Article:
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Monash University

Monash University Handbook 2011 Undergraduate - Unit

6 points, SCA Band 3, 0.125 EFTSL

Refer to the specific census and withdrawal dates for the semester(s) in which this unit is offered.

FacultyFaculty of Science
OfferedClayton First semester 2011 (Day)
Coordinator(s)Associate Professor Frank Alderuccio and Dr Kim Murphy


The immune system is central to many aspects of health such as recovering from viral and bacterial infections, vaccination against common diseases, fighting cancers and accepting organ transplants. The immune system is also responsible for many common conditions such as allergy and autoimmune diseases including type 1 diabetes, multiple sclerosis and rheumatoid arthritis. IMM2011: Function of the immune system, introduces students to the fundamental concepts of the immune system. It describes the structure of the immune system, how it develops specificity and diversity and the mechanisms by which it distinguishes self from non-self. Also, communication and decisions associated with immune responses are described leading to the generation and function of antibodies and cell mediated immunity involved in fighting microbial infections. Finally the association of the immune system to other important health issues are introduced such as allergy, autoimmunity, cancer immunology, transplantation and immunodeficiencies. IMM2011 is designed to give students knowledge of the immune system important for many areas of biomedical science and as a lead into more advanced studies at level three and beyond. Together with formal lectures and tutorials, practical classes reinforce key concepts such as identifying components of the immune system and assaying immune responses to micro-organisms. In addition, flexible learning options including on-line material, audio-taped lectures, quizzes and interactive tutorials provide students with a wide variety of experiences and skill development.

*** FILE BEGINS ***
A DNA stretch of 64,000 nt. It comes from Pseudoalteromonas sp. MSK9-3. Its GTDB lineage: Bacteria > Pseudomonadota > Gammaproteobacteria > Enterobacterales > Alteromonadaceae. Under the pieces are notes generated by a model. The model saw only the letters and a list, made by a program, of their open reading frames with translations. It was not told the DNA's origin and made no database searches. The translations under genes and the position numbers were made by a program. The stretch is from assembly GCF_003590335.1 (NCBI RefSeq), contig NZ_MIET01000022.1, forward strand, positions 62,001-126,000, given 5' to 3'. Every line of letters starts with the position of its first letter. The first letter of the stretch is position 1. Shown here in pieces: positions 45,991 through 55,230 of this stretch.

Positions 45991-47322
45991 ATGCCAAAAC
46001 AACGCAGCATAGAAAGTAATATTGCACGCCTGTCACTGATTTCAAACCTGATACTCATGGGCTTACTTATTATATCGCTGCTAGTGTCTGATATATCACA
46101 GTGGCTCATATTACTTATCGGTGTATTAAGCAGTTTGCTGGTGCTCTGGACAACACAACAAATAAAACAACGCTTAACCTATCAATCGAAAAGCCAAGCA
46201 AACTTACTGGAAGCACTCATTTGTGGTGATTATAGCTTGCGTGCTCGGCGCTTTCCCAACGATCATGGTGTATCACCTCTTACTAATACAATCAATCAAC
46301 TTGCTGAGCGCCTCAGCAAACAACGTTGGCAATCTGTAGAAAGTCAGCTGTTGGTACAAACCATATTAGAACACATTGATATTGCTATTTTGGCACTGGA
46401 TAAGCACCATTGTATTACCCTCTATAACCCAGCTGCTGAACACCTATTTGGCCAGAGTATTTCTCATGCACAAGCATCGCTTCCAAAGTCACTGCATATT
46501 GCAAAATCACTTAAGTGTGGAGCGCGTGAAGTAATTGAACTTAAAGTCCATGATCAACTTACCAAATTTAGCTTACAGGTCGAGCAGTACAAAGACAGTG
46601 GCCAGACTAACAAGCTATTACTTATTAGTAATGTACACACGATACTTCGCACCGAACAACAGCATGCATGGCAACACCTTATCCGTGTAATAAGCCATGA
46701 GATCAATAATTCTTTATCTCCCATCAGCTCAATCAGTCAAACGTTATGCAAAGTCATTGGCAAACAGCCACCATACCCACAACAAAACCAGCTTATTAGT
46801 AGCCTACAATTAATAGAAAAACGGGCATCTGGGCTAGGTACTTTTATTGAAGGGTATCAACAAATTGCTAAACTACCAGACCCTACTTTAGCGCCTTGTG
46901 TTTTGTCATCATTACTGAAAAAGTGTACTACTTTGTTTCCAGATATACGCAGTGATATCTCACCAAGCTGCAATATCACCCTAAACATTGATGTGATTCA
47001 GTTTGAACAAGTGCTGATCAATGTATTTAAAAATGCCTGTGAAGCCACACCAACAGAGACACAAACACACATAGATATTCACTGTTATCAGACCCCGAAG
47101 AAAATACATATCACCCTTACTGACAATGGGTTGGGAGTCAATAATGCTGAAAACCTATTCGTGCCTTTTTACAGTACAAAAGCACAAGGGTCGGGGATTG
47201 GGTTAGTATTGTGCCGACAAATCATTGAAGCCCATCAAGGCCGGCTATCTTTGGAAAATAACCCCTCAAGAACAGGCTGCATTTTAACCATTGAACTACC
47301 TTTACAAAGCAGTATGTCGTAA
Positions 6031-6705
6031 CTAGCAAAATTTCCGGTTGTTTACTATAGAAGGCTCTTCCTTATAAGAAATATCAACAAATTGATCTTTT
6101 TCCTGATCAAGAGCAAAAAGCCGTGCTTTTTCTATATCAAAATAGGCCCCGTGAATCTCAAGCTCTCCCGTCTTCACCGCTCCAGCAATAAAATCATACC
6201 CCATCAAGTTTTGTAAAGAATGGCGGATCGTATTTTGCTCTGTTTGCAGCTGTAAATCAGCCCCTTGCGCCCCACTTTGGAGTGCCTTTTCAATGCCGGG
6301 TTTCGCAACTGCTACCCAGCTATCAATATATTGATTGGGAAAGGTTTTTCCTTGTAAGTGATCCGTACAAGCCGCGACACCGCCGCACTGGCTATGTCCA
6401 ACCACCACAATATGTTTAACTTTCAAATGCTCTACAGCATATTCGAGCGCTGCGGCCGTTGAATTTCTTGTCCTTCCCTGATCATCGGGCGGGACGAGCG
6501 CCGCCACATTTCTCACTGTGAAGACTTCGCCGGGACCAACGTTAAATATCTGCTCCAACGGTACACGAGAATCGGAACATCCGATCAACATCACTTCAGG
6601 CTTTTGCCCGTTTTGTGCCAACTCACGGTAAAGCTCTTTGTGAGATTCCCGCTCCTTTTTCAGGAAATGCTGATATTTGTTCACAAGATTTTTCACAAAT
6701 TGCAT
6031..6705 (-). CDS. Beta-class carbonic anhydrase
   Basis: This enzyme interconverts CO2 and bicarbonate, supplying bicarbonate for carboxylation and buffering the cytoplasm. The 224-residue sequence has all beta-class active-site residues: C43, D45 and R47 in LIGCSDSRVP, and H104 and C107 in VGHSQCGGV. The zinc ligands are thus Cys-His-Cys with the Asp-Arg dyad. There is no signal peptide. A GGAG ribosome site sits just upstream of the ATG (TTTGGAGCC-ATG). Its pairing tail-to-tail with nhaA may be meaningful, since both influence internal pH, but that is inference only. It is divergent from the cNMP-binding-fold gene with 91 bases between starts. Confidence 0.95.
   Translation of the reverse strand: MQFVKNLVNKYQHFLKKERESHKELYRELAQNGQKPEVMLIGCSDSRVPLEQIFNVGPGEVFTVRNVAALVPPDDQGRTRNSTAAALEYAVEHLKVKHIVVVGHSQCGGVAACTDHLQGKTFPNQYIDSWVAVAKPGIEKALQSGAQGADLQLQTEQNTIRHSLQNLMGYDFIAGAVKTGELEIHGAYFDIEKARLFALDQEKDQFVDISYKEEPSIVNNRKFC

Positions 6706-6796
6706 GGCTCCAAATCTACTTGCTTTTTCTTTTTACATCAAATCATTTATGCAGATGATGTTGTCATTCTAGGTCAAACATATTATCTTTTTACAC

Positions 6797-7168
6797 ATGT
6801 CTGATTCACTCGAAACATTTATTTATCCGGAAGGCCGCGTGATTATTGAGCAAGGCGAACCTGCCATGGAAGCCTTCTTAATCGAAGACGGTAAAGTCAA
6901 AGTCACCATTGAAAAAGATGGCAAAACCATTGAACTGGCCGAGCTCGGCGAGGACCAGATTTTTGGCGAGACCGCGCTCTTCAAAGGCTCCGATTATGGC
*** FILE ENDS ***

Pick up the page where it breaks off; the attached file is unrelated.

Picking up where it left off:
On completion of this unit students will have a firm understanding of the structure and function of the immune system as a defence mechanism against microbial pathogens, but also its role in a range of immune mediated diseases in humans. Students will learn practical skills to test specific immune responses and also develop communication skills through written and oral exercises. Detailed objectives include:

  • defining the key structural and cellular components of the immune system
  • describing and discussing how the immune system generates specificity and diversity
  • describing the basic structural components of micro-organisms recognised by the immune system
  • describing and discussing the cellular and molecular interactions and regulation of immune responses to pathogens
  • describing the involvement of the immune system with a range of human diseases not associated with pathogens
  • testing for immune responses to micro-organisms
  • participating in the variety of teaching environments offered to strengthen learning.


Mid-semester multi-choice examination on theory and practical classes: 10%
Written theory examination: 60%
Practical/tutorial reports and participation: 30%

Chief examiner(s)

Associate Professor Frank Alderuccio

Contact hours

Three 1-hour lectures and one 3-hour practical or tutorial per week


BIO1022 or BMS1021 or BMS1062. Recommended: CHM1031 or VCE Chemistry.